Peter Sagan won stage two of the Tour de France to take the race leader's yellow jersey from Mark Cavendish.
The world champion took a tight victory in Normandy after the peloton caught breakaway rider Jasper Stuyven in the final 500 metres of an uphill finish.
Cavendish finished one minute 45 seconds behind Sagan in what was always going to be a tough stage for him.
Defending champion Chris Froome and rival Nairo Quintana finished together, but Alberto Contador lost 48 seconds.
Two-time winner Contador, who has geared his entire season around trying to win this year's Tour, crashed for a second time in two days as early rain made for treacherous conditions on the roads from Saint-Lo to Cherbourg-en-Cotentin.
He bruised the right side of his body in a heavy crash during Saturday's opening stage and hurt the other side on Sunday and looked in discomfort as he crossed the finish line.
"I lost more time than I had hoped to," said the 2007 and 2009 winner.
"The Tour has really started on the wrong footing. I'm not happy at all. I must see if I can make up some time in the Pyrenees and the Alps.
"I'm physically hampered. I cannot pedal as I would like as a result of the crashes. The important thing is to keep my morale, not fall apart, which is sometimes complicated."
Who else lost time?
Australia's Richie Porte, a former Team Sky rider who is now BMC's general classification hope, finished one minute 45 seconds behind Froome after suffering a puncture late on.
"It was a disaster, but what can you do?" he said. "I was sitting second wheel in perfect position. I don't know what the hell I hit, but the next thing I know I had a flat. The Tour is far from over, but it's quite a hard one to take."
Geraint Thomas, Team Sky's 'plan B' should Froome drop out of contention, also lost out. He too suffered a puncture, about 30km from the finish, and although he managed to get back into the peloton, he could not go with the attacks on the final ascent, and is now 38 seconds adrift.
Slovak Sagan, a Tinkoff team-mate of Contador, will wear the yellow jersey for the first time after winning his fifth Tour de France stage.
He went into the stage as favourite to win with the uphill finish ideally suiting him and the 26-year-old lived up to his billing with a well-timed sprint to the line.
Sagan was passed by French hope Julian Alaphilippe in the closing 200m but he kicked again to beat the Etixx-Quick-Step rider by a bike length, with Spain's Alejandro Valverde third.
However, he admitted he did not realise he had even won the stage, which finished at the top of a two kilometre ascent.
Sagan said: "I'm very surprised I won because I was thinking there were still two guys out front and then I finished and I found out I won. I'm very happy.
On winning his first yellow jersey, he added: "It's unbelievable. I'm already wearing a nice jersey (referring to his world champion rainbow bands) so yellow is very nice for me."
How the race unfolded
A group of four riders broke clear early on in the stage, building up an advantage of more than six minutes, before the peloton, which was led by Cavendish's Dimension Data team-mates, began working together to bring them back.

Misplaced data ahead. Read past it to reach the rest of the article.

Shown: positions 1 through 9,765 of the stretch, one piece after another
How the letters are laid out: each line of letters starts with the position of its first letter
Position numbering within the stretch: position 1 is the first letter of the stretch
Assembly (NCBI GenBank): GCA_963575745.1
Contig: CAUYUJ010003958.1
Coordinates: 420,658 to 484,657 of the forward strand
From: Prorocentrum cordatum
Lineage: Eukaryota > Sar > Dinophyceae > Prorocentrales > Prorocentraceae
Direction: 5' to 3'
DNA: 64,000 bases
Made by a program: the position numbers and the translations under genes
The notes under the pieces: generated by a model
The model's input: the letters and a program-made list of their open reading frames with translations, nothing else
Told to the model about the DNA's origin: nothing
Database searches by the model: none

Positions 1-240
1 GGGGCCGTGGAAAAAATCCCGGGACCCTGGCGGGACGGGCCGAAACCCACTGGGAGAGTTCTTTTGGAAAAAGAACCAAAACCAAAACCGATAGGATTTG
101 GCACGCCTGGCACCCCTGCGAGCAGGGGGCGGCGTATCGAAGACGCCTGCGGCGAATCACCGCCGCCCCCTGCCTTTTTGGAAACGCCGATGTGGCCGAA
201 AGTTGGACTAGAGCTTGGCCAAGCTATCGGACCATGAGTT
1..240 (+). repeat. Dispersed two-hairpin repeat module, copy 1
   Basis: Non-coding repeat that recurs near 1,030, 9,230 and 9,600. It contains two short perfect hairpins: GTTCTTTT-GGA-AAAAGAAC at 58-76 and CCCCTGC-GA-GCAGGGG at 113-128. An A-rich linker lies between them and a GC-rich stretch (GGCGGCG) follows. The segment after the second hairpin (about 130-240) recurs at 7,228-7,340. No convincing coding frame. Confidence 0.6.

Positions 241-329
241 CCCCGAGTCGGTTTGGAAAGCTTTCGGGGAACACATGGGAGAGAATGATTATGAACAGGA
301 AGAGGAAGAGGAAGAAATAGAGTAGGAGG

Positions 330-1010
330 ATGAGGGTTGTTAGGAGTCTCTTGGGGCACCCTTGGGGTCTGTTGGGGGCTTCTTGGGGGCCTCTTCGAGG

Italian Cesare Benedetti was the first to drop out of the quartet and when his Bora-Argon 18 team-mate Paul Voss and Vegard Breen of the Fortuneo-Vital Concept team started to slow on an ascent with 8km remaining, Stuyven attacked.
However, the Belgian Trek-Segafredo rider's two-minute advantage disappeared with the finish line in sight as Sagan sprinted by.
What happened to Cavendish?
The Manxman was well looked after by his Dimension Data team-mates, riding near the front of the peloton for most of the stage.
However, the hilly finish was never going to suit a pure sprinter and although he said he "respected the jersey" by riding hard to the finish, he lost more than a minute on the ascent.
He also lost the lead in the race for the green points jersey to Sagan, however, because the Slovak will ride in yellow on Monday's third stage, Cavendish will wear green.
Monday's 223.5km race from Granville to Angers is expected to end in a bunch sprint where a Cavendish win would see him equal Bernard Hinault's tally of 28 stage victories to move second, behind Belgian legend Eddy Merckx, who has 34, on the all-time list.
You can follow Cavendish's progress from 12:00 BST in BBC Sport's live text commentary, with BBC Radio 5 live commentary on the website from 15:00 BST.
Stage two result:
1. Peter Sagan (Svk/Tinkoff) 4hrs 20mins 51secs
2. Julian Alaphilippe (Fra/Etixx - Quick-Step) Same time
3. Alejandro Valverde (Spa/Movistar)
4. Daniel Martin (Ire/Etixx - Quick-Step)
5. Michael Matthews (Aus/Orica BikeExchange)
6. Wilco Kelderman (Ned/LottoNL)
7. Tony Gallopin (Fra/Lotto)
8. Greg Van Avermaet (Bel/BMC Racing)
9. Bauke Mollema (Ned/Trek)
10. Chris Froome (GB/Team Sky)
General classification after stage two:
1. Peter Sagan (Svk/Tinkoff) 8hrs 34mins 42secs
2. Julian Alaphilippe (Fra/Etixx - Quick-Step) +8secs
3. Alejandro Valverde (Spa/Movistar) +10secs
4. Warren Barguil (Fra/Giant) +14secs
5. Chris Froome (GB/Team Sky) Same time
6. Greg Van Avermaet (Bel/BMC Racing)
7. Nairo Quintana (Col/Movistar)
8. Roman Kreuziger (Cze/Tinkoff)
9. Simon Gerrans (Aus/Orica BikeExchange)
10. Daniel Martin (Ire/Etixx - Quick-Step)